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Should you consider implementing AML/CFT measures within your company?

MEDIA / Articles / Should you consider implementing AML/CFT measures within your company?
One of the key reasons to understand about AML/CFT compliance is for the entities falling within the ambit of the DNFBPS. DNBPS or Designated Non-Financial Businesses and Professions as per the Financial Action Task Force (FATF) include:
  • Real Estate Agents
  • Dealers in Precious Stones and Metals
  • Lawyers, Notaries, other independent legal professionals and Accountants - Refers to sole practitioners, partners or employed professionals within professional firms, and not meant to refer to ‘internal’ professionals/ employees of other types of businesses, nor to the professionals engaged in government agencies, who may already be subject to AML/CFT measures.
  • Trust and Company Service Providers – they are all persons or businesses who are not covered elsewhere under these below recommendations, and which as a business, provide any of the following services to third parties:
  • acting as a company formation agent of legal persons;
  • acting or arranging for another person to act as a director or secretary of a company, a partner of a partnership, or a similar position in relation to other legal persons;
  • providing a registered office; business address or accommodation, correspondence or administrative address for a company, a partnership or any other legal person or arrangement;
  • acting  or arranging for another person to act as a trustee of an express trust or performing the equivalent function for another form of legal arrangement;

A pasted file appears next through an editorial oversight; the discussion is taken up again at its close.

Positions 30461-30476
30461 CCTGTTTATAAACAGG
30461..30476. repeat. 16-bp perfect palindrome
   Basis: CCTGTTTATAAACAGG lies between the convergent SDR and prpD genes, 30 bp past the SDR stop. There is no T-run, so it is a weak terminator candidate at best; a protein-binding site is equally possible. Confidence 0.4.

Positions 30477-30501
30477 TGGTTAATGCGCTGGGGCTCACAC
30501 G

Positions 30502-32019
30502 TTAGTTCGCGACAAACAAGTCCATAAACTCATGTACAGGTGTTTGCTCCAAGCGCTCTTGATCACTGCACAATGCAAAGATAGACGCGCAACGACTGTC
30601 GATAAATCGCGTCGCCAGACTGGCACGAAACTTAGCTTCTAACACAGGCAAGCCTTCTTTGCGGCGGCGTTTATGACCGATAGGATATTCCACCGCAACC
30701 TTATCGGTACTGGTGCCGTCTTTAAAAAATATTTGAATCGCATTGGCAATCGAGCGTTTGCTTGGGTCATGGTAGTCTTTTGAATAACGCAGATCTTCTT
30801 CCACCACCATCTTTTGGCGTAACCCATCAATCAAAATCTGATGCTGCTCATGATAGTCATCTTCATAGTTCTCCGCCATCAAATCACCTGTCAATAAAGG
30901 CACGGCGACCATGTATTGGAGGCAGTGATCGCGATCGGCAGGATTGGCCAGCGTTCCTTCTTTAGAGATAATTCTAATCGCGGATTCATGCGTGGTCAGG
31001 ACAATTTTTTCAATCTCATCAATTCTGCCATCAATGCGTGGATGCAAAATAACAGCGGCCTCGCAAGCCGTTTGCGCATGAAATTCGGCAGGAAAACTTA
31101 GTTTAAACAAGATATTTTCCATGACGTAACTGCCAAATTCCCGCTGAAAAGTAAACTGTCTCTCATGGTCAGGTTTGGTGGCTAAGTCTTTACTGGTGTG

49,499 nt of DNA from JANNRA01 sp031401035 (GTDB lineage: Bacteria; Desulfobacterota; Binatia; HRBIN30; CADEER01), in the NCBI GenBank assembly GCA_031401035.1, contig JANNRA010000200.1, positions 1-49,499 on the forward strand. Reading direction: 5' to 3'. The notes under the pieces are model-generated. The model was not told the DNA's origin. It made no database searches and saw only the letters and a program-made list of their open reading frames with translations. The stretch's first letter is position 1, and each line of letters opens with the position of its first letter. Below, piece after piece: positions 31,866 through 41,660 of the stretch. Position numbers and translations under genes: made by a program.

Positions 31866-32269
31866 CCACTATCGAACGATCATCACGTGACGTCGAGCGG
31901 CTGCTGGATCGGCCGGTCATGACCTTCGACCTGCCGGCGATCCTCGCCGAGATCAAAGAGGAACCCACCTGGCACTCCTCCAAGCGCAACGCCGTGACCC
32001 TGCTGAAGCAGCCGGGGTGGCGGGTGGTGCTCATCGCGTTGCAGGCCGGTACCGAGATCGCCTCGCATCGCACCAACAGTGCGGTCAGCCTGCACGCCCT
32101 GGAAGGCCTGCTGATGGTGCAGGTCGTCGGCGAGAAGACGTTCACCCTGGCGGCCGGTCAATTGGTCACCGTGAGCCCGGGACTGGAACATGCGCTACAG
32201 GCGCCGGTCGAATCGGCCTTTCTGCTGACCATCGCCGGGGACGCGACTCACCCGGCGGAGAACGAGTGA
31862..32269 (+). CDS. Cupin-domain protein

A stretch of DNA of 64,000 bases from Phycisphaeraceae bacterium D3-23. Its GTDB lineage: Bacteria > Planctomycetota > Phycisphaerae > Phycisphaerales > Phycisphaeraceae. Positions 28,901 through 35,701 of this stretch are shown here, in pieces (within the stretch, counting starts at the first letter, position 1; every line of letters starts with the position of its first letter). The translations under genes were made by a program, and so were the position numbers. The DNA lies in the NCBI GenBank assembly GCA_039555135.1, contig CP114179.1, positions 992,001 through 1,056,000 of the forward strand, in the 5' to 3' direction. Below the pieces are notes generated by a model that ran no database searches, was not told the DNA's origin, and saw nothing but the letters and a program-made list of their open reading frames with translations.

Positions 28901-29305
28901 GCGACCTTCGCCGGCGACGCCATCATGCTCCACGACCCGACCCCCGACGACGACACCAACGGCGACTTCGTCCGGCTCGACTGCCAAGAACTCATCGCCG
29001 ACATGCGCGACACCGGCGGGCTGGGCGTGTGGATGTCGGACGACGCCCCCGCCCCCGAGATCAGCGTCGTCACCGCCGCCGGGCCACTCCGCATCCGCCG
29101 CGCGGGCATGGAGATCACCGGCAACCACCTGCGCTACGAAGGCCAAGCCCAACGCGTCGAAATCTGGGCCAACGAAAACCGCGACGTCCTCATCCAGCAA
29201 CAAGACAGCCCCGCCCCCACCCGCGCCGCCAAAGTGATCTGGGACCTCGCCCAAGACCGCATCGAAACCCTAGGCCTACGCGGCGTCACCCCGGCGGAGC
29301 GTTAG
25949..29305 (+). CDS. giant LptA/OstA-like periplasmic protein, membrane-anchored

• acting or arranging for another person to act as a nominee shareholder for another person.
DNFBPs play a significant role as they are keepers of large amount of information and they act on behalf of their clients in numerous transactions. Many of such transactions are exposed to high risks and extremely vulnerable to AML/CFT risks. Such risks can be due to services offered by such entities to the customers.

What must DNFBPs do?
It is very pertinent for DNFBPs to:
  1. Identify
  2. Assess
  3. Understand the risks involved with their business nature and size
All DNFBPs must exhibit their commitment to adopt steps to mitigate risks by developing internal AML/CFT policies, controls, measures and procedures appropriate to the nature and size of their business.

Such policies and procedure must be approved by the senior management of such entities, and if necessary, monitor the implementation of such risk controls, policies and procedures and enhance them from time to time.

Adopting Enhanced CDD measures is a crucial measure to mitigate risks involved in dealing with customer of high risk. Furthermore, DNFBPs should take reasonable measures to identify the source of the funds of the Customer and Beneficial Owner and should increase the degree of ongoing business relationship monitoring and closely examining transactions to identify whether they appear suspicious.

To conclude, DNFBPS must be well-versed with the risks involved with every transactions, if administered without verifying the identity of the client or identifying the source of funds.
Please feel free to contact Freemont Oneworld Group to know more!

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